Of course, the reason Richard Spencer’s smug ravings before a crowd of 150 sieg-heiling guys are newsworthy is that he is a leader of the “alt-right,” and Steve Bannon, President-elect Trump’s chief strategist, famously told a journalist at the Republican National Convention that his website Breitbart News Network was “the platform of the alt-right.” It would be comforting to think that Bannon didn’t really mean people like Spencer, but just a few months earlier Breitbart had published a long primer on the movement by its star provocateur Milo Yiannopoulos and Allum Bokhari. It described Spencer as a movement intellectual and credited him with inventing the very term “alt-right.” The general tone of the piece was that the alt-right consists of a bunch of merry pranksters who read Spengler; think brave, heretical thoughts about racial differences; and should be taken seriously even if they do sometimes make Holocaust jokes. After the election, Bannon clarified to The Wall Street Journal that “our definition of the alt-right is younger people who are very anti-globalist, very nationalist, terribly anti-establishment,” which doesn’t sound quite so bad even if it isn’t your cup of ideological tea (“Oh, you know Dick, he’s terribly, terribly anti-establishment”).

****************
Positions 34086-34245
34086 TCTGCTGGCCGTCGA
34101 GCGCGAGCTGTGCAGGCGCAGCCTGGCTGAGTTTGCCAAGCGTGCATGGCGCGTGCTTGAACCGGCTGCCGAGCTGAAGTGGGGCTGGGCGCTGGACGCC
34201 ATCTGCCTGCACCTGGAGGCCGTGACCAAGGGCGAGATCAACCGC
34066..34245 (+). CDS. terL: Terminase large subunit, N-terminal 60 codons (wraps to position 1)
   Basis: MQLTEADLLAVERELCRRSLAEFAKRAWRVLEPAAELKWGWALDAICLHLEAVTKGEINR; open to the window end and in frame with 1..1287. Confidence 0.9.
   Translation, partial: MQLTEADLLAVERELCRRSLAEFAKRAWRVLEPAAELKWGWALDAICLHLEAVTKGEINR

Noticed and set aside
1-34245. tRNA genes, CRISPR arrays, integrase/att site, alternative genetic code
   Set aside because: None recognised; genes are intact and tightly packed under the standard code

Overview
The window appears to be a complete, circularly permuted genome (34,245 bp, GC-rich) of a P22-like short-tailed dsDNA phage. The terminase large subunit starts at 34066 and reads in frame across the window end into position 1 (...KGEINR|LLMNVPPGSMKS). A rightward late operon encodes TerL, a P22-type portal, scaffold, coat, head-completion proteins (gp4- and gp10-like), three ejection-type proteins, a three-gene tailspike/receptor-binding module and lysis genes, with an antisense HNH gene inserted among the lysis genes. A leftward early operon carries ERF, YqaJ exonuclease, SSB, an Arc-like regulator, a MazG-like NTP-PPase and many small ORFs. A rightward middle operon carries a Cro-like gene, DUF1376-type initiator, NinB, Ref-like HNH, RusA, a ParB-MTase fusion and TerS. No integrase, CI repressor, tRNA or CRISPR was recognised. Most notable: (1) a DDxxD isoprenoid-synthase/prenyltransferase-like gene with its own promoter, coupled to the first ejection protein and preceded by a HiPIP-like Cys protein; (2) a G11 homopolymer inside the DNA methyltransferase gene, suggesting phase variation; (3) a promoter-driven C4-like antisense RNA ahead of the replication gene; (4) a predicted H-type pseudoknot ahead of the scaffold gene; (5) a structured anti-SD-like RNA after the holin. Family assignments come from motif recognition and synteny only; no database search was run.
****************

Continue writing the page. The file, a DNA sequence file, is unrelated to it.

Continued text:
Bannon also said that Breitbart provides “an outlet for 10 or 12 or 15 lines of thought,” including libertarianism, gay conservatism, right-wing Zionism (true), and so on, of which the alt-right is just one. Although he conceded that the latter has “some racial and anti-Semitic overtones,” he maintained that he has “zero tolerance” for such things. But it’s a funny kind of zero, for if Breitbart is not exactly a platform for these “white supremacists, anti-Semites, and Internet trolls” (that’s the National Review’s definition), it has subtly and unsubtly encouraged them—and its comments section has become one of their favorite playgrounds.